Saturday, February 5, 2011

We really need to get those "sucker" stamps washed off our foreheads...

Collectively breathing a sigh of Anglophonic relief as we crossed the Togo-Ghana border, we were immediately intercepted by a moneychanger who, when told we had already converted our francs to Ghanaian cedis, advised us that we should wrap our larger cedis in smaller ones because the police would ask about it when we exited the border area.  Thinking that we might not have been allowed to change cedis outside of banks (Venezuela and Morocco both had similar currency controls), we pulled aside and quickly tried to cover our stack of 10 x 10-cedi bills with 1-cedi bills (provided by our new “friend”).  Despite trying to be discreet and blocking him out with our backpacks, our friend became very insistent and grabby, telling us we were doing it all wrong.  Tia pulled away, insisting we were fine, but he persisted, all the while attempting to pacify her by saying, “My sister,” in a bruised voice as Tia continued wrapping the bills herself.

He objects again to how she’s doing it and next thing you know he seizes the stack of cash!  Aaah!  We both inhaled an extra gulp of air, quietly panicked, and locked our eyes onto his hands.  No point in pushing and grabbing now because money could be lost in a scuffle.  He calmly shows her the best way to wrap each side, smacking cash for emphasis, before handing it back to her, in its entirety.  Convinced that we saw nothing out of ordinary, we speedily exited the border area (borders are stressful) and hopped on the first bus to Accra.  It wasn’t until we were settled in our hotel that we realized our stack of 100 cedis had become 50…  Yeah.  He Copperfielded half of the money while we both watched him.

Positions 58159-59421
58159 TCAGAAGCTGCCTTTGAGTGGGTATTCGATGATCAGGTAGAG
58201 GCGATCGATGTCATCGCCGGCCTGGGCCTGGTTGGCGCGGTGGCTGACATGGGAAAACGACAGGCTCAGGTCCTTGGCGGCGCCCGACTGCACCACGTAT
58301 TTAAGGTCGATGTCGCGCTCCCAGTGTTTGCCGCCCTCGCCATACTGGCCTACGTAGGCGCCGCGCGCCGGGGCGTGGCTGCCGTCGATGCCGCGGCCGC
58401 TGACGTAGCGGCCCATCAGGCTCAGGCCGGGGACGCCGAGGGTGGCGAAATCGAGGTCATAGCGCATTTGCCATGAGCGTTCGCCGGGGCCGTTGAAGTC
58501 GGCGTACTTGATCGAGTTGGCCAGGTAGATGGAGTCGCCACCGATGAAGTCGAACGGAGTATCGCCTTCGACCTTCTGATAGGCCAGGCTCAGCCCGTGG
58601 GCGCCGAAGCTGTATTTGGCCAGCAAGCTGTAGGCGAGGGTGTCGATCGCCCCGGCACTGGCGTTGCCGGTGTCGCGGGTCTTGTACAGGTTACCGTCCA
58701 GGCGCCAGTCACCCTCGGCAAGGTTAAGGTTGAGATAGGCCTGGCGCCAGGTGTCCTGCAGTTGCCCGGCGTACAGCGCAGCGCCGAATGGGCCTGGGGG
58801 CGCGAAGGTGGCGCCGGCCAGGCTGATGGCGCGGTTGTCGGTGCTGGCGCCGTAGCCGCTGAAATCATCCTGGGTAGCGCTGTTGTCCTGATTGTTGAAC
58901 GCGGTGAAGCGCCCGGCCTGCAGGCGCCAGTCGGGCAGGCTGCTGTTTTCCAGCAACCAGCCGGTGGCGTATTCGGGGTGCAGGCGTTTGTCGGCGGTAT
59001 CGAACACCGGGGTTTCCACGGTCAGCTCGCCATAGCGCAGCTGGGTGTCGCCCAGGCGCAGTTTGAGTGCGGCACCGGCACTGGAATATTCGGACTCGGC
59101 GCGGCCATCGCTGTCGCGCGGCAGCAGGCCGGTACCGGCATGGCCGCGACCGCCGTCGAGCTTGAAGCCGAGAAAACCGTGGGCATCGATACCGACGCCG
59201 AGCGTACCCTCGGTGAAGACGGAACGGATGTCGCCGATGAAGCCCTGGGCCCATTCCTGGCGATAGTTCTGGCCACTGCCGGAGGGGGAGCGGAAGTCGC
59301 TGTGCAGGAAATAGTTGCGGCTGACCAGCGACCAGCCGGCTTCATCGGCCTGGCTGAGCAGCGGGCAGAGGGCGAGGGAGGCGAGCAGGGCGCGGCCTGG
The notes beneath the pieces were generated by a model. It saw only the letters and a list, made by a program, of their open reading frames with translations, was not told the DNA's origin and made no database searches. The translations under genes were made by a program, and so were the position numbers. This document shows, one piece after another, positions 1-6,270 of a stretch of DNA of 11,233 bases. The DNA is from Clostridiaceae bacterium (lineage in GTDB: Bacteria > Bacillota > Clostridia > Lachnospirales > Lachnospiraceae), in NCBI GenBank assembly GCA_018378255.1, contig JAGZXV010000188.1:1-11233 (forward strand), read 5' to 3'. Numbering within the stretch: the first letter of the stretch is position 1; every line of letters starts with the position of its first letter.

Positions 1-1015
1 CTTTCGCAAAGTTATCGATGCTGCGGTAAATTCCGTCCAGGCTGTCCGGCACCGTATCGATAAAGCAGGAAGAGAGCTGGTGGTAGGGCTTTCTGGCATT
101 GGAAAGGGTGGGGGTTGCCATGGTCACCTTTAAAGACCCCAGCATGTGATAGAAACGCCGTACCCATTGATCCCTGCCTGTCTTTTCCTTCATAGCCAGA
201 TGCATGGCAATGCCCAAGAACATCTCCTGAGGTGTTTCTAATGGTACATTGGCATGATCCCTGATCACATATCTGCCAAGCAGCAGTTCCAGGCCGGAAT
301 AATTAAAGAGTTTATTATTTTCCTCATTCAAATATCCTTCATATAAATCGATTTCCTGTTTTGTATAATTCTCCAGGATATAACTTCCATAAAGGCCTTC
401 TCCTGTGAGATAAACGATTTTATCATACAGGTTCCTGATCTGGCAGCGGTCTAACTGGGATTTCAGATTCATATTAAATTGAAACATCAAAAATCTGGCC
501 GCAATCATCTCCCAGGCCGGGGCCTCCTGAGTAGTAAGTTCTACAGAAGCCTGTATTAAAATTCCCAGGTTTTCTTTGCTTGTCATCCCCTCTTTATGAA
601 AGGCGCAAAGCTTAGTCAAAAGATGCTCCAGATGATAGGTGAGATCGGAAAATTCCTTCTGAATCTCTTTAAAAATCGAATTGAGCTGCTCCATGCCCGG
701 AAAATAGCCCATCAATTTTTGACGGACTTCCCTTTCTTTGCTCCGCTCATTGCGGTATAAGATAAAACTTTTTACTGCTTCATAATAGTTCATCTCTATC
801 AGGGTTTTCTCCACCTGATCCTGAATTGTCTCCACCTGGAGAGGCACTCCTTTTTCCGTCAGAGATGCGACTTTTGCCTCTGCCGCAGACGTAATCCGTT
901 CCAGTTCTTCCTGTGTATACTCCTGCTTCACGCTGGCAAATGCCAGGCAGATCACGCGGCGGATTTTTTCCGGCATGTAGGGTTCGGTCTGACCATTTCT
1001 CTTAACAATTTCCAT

Despite reassuring ourselves that it’s just $33, we’re still pretty enraged whenever we talk about this border magician.  We’ve probably managed to avoid dozens of scamsters over the past seven months either through mental immobility or sheer ignorance; ironically, English worked against us because we otherwise would have just smiled and sauntered by.  And it’s true that constantly having to haggle for a fair price every time we walk outside, to shake our head at every guy selling belts or coat racks draped on his arm, to stone-face every hiss to get our attention (Tia particularly hates this) has truly begun to exhaust us…  It’s time for us to meet at the muster point for leaving Africa.

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